Jacinda Adern, Prime Minister of New Zealand (Wikimedia)
A reader asked yesterday what I thought about Isaiah 3:12. The Old Testament and the Hebrew language are not my areas of expertise, but a quick look at the context of Isaiah chapter 3, and at various commentaries, provides three possible interpretations of Isaiah 3:12 that may indicate God’s attitude to women (nashim) as leaders. Or should that be noshim?
The context of Isaiah 3:12
Isaiah chapter 3 is an oracle of judgment. It foretells the demise of Jerusalem and Judah as a consequence of Judah’s rebellion against God. This rebellion was brought about by the vices and mismanagement of its civil and religious leaders. At the beginning of Isaiah chapter 3 we read that God is about to remove the capable and gifted people from Judah, including, or especially, the ruling classes of Jerusalem. (This is exactly what happened in the early sixth century when the Babylonians invaded Judah and began deporting their best and brightest.)
An English translation of the Septuagint’s version of Isaiah 3:1 reads: “Behold now, the Lord, the Lord of hosts, will take away from Jerusalem and from Judah the mighty man and mighty woman, the strength of bread, and the strength of water” (Isa. 3:1). In the following two verses, God lists what kind of mighty men and women will be removed: “the hero and the warrior, the judge and the prophet, the diviner and the elder, the captain of fifty and the man of rank, the counsellor, skilled craftsman and clever enchanter” (Isa. 3:2-3 NIV).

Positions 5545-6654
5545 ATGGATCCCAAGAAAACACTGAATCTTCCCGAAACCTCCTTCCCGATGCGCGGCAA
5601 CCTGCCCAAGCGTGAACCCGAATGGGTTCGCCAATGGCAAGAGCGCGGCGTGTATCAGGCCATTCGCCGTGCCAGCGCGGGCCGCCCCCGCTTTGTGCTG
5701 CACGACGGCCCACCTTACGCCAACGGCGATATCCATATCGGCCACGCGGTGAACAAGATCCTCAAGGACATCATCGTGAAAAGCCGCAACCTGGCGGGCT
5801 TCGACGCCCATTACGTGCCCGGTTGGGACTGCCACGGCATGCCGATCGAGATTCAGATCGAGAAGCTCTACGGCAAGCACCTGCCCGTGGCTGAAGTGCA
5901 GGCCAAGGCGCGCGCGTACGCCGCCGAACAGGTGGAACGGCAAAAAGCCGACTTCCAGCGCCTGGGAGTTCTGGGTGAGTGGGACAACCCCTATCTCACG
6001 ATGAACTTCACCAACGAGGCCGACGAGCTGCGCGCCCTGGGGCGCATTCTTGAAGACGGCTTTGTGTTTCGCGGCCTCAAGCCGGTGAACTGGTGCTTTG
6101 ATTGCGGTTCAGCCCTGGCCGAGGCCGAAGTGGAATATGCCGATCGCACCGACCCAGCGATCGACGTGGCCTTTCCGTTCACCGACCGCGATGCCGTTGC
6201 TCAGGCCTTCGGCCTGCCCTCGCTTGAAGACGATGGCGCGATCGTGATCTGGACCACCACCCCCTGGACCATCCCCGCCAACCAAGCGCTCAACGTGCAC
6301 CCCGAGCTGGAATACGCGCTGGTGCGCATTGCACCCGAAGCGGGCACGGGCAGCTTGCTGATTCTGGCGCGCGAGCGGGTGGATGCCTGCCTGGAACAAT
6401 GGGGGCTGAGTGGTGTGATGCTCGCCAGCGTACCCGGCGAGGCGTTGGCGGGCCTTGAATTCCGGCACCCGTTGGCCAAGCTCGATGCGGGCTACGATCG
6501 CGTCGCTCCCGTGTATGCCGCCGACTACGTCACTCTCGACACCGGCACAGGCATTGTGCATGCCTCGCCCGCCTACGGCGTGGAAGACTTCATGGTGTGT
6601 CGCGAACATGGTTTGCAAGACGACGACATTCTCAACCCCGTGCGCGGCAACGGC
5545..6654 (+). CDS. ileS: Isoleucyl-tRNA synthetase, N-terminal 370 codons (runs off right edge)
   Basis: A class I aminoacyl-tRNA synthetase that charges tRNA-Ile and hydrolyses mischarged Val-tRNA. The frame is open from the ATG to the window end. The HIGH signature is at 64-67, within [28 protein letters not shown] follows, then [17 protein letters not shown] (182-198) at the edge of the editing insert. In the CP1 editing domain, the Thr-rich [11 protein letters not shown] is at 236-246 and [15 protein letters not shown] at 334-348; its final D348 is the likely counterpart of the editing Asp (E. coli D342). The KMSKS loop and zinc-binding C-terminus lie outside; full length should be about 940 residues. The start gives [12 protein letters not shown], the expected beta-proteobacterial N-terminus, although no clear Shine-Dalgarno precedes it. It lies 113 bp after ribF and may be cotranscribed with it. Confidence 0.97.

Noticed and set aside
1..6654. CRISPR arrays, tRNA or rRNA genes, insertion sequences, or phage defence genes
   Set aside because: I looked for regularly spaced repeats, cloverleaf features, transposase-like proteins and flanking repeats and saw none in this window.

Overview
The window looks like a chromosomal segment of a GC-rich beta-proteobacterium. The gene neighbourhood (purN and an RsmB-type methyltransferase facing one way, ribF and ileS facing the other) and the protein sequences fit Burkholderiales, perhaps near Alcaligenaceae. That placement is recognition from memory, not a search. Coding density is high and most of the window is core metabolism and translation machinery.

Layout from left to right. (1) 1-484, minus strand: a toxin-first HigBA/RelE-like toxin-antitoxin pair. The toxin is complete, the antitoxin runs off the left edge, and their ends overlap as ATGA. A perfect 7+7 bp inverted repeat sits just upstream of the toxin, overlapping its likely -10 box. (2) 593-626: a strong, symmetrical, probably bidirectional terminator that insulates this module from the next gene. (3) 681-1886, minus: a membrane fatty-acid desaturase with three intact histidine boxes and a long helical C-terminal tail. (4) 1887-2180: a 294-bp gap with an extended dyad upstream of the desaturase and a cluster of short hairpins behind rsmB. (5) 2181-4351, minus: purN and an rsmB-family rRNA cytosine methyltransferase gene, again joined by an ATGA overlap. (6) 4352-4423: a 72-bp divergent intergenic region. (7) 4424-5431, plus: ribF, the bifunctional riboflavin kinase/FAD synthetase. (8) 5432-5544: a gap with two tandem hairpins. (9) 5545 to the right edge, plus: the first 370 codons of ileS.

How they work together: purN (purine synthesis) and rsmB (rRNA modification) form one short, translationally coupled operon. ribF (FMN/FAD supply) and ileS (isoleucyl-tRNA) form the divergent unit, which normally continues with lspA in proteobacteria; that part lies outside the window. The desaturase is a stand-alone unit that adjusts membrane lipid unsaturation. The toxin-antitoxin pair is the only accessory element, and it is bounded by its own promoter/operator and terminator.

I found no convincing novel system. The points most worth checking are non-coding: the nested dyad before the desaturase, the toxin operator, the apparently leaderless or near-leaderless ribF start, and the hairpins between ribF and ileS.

Israel had previously benefited from the wise counsel, leadership, and heroic actions of certain men and women, but there would come a time when only the poorest, weakest, and least skilled would be left in Judah. Anarchy and extortion would follow as irresponsible leaders gain control. These leaders are described as children and as untrained in Isaiah 3:4. (This idea of children as leaders comes up again in our text Isaiah 3:12.) In Isaiah 3:5-7, God outlines some ways people will be cheated and oppressed by their leaders. These ideas may also be behind Isaiah 3:12.
What does Isaiah 3:12 mean?
There seem to be three ways of understanding God’s words in Isaiah 3:12.
1. Isaiah 3:12 should be interpreted literally.